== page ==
Whether we are aware of it or not we are affected by the change of the seasons. People so often comment about the weather when they meet one another...
Do you think your nervous system has become dysregulated?
Do you feel too much, or too little?
Notice yourself zoning out or getting panicky frequently?
Our nervous system is an amazingly sensitive radar, continually tuning in to see if we are being received, scanning to see if we are safe. When we are with others, particularly those we care about, our nervous system is constantly reading them to find out if they are with us. It has an amazing ability to pick up the tiniest data and to respond, resonate, adapt or react. This process has been part of human nature and communication since the beginning. These very instincts are what enabled people to survive and evolve as a species.
The dangers we encounter nowadays are of a very different nature. But they do happen. When you go through an experience that you feel you can barely manage, where your safety is threatened, physically or psychologically, your nervous system is primed to protect you. When we have to endure a traumatising event, our nervous system will do whatever it takes to get you through. And if you are reading this, it did it for you. That is its mandate. But perhaps at some cost to you. Most of us don’t know how to recognise and release this primal energy. Because most of us don’t have an off button for our nervous system responses, we can remain easily triggered.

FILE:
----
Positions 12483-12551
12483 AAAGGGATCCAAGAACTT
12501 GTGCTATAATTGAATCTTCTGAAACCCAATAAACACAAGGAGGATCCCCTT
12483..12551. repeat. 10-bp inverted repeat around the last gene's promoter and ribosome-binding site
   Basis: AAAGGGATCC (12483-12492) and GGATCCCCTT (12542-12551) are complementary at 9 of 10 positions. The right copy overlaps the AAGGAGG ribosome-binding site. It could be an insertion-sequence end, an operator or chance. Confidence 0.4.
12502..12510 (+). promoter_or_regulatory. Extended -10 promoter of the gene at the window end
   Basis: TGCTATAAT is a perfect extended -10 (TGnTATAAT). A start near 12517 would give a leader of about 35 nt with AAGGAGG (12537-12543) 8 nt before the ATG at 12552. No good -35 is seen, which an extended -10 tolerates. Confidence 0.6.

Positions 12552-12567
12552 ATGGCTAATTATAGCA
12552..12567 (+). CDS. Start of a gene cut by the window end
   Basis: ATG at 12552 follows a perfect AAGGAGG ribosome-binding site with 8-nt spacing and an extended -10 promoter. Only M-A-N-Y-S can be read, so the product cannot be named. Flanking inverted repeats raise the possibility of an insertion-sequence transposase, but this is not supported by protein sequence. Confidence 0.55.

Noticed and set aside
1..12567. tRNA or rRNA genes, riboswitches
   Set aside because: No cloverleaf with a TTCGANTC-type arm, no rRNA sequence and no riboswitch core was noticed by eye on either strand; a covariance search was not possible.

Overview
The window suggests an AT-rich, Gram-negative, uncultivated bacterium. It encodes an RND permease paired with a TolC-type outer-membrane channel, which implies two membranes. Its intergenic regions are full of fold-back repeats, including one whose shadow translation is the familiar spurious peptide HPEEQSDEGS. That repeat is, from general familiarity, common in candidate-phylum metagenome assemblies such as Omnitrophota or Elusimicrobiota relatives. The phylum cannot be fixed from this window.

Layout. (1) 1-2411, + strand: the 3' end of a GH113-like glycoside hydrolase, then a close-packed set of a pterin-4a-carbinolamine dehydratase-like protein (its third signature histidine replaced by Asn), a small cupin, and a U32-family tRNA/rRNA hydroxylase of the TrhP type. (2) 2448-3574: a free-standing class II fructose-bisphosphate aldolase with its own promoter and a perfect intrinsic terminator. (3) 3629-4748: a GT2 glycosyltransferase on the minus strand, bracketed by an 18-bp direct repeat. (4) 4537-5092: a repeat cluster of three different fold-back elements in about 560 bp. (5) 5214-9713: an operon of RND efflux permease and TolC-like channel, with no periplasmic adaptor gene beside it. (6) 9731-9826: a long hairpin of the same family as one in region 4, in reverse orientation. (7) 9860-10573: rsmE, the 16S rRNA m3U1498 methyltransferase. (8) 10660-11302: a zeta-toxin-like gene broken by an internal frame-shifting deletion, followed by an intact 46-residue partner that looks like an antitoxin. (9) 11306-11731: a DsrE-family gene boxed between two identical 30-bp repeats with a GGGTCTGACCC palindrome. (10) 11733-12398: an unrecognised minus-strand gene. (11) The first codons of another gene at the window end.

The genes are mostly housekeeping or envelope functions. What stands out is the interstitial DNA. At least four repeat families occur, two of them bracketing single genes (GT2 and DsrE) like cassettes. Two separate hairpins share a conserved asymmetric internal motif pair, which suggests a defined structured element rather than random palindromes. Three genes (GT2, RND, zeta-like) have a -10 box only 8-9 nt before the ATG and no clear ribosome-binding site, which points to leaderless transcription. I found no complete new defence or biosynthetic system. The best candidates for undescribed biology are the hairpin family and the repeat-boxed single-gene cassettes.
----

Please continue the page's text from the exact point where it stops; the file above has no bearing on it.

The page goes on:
Unfinished Defence Responses
Afterwards, it can be as if
We are continually making meaning of our world. Humans are internally self-organising and self-realising organisms. In particular pertinent poetic ways. Each of us is a unique voice for the world.
The vividness of our personal images
In his beautiful book, Free Play, Stephen Nachmanovich discusses the sacredness of play, the importance of making mistakes and the art of improvisation, imagination and intuition.
Malcolm Parlett discusses the paradox that in our current education system and dominant paradigm culture spontaneity no longer comes naturally to us. We value the well-considered response. And so now bizarrely, we need to cultivate the oxymoron of spontaneity training. The art of spontaneity. Cultivate deeply sensed embodied responses that feel congruent, authentic and true.